I was recently introduced to FutureLearn by a friend of mine. It is really deeply exciting.
Basically, FutureLearn consists of free courses run by universities both in the UK and internationally. It’s a new programme and has all manner of short courses that are only designed to encourage learning. There is no qualification, no homework, no tests. The only point is learning for the sake of learning.
I think this is brilliant. Why shouldn’t we learn about things just for the sake of it? I think there is too much of an emphasis towards learning for a purpose, with tests and so on. I don’t really think that is always the point, though. I am very keen on keeping myself interested and busy, with a fiercely working brain. The brain is, I believe, the most important asset we have. We are always being told that we should exercise and eat healthily and keep our bodies fit, but there is no corresponding encouragement to keep our minds fit.
Of course, it is not just about keeping my brain active. It is also about obtaining new pieces of knowledge. Particularly as a writer, it is vital to keep feeding my brain with interesting things. If I do not, how can I possibly expect it to gift me with new ideas? Plus, there are actually courses on there that are useful to me.
At the moment, I am learning about cognitive poetics. Cool, right? This is about how we read, empathise with and have feelings about fictional characters. We know they are fictional, yet it doesn’t stop us from finding them frustrating, endearing or amusing. It combines literary theory with cognitive science and it is really fascinating. Coming up, I will be learning about forensic science and doing a course on writing fiction.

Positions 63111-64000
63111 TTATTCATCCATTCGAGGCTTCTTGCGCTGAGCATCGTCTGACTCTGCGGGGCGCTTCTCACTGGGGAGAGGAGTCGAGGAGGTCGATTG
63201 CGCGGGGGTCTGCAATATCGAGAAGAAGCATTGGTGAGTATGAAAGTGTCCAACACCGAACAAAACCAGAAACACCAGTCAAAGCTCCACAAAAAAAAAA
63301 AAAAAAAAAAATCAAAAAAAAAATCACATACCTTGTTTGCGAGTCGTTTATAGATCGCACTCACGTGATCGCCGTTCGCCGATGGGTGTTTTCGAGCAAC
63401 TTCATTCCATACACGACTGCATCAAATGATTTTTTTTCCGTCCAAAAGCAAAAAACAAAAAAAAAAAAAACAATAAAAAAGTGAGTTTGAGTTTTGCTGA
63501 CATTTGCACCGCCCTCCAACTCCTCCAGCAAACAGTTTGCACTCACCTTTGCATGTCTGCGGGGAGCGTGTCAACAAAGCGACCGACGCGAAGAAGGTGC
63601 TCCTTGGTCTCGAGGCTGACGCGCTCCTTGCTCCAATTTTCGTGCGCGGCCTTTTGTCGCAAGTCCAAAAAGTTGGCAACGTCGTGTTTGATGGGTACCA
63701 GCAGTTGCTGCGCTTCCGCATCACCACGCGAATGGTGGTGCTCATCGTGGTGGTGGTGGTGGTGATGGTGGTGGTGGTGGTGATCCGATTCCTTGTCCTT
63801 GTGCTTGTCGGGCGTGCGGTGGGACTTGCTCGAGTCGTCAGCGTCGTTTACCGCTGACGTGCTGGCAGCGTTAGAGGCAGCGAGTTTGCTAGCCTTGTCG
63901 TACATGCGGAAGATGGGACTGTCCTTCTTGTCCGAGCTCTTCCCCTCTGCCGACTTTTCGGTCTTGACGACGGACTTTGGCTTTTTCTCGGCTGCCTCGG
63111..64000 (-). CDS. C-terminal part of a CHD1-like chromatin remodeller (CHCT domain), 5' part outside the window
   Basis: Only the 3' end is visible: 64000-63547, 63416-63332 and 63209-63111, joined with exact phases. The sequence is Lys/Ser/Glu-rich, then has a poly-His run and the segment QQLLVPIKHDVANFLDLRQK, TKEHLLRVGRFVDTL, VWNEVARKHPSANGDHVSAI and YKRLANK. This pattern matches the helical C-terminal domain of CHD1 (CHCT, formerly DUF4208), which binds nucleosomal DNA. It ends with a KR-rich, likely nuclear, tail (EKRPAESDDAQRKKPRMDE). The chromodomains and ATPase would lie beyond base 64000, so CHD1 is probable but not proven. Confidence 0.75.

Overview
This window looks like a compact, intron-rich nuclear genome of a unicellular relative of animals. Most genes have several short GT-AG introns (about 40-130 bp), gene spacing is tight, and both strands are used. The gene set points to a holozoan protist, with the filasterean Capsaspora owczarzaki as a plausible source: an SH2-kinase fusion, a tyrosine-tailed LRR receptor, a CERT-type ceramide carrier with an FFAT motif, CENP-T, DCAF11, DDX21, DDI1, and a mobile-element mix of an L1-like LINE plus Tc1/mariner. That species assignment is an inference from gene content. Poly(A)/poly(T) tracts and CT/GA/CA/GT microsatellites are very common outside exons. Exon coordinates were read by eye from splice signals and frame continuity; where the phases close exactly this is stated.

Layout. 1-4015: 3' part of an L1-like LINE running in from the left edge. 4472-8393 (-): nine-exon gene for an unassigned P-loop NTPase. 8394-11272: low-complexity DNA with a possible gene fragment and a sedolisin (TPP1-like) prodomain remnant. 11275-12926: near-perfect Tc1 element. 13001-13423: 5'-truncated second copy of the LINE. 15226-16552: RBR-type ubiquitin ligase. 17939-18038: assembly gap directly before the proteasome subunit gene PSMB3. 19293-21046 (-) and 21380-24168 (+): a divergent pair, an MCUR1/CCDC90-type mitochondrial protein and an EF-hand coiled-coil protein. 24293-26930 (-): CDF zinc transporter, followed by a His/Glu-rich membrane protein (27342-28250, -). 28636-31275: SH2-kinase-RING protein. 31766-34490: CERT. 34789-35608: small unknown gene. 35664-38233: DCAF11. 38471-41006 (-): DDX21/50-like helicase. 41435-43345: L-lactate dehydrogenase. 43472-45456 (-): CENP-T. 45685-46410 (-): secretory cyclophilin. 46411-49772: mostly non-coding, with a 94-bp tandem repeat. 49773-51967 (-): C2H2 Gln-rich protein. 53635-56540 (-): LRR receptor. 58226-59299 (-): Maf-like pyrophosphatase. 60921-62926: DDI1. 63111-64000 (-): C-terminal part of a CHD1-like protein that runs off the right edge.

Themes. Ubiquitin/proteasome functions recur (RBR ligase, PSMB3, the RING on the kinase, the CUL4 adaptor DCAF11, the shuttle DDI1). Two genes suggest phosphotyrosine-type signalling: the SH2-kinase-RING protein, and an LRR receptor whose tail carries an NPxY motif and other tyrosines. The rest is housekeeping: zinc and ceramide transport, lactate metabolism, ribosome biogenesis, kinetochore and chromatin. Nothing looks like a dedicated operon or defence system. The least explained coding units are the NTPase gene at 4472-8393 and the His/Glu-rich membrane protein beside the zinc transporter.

I am, as always, wary of taking on too much. You appear to be able to sign up for as many classes as you wish (at least, they haven’t stopped me yet!) and I have found that I have to be ruthless with the courses I choose. They require a very small weekly commitment (the largest I have seen so far is five hours a week), but even with two courses that quickly adds up. I could easily be seduced by the idea of learning about moons, kitchen chemistry or community journalism, but I have tried to keep it down to the things that I am interested in and might help me in the future. With the forensic science, I love writing crime fiction but find the police stuff a bit difficult, so I’m hoping this will help.
I strongly recommend that you have a look at the courses available: www.futurelearn.com. There is so much available and there is bound to be something for you. If you start something and it is great, please let me know. I only need a tiny push to encourage me to commit to far more learning than is necessary.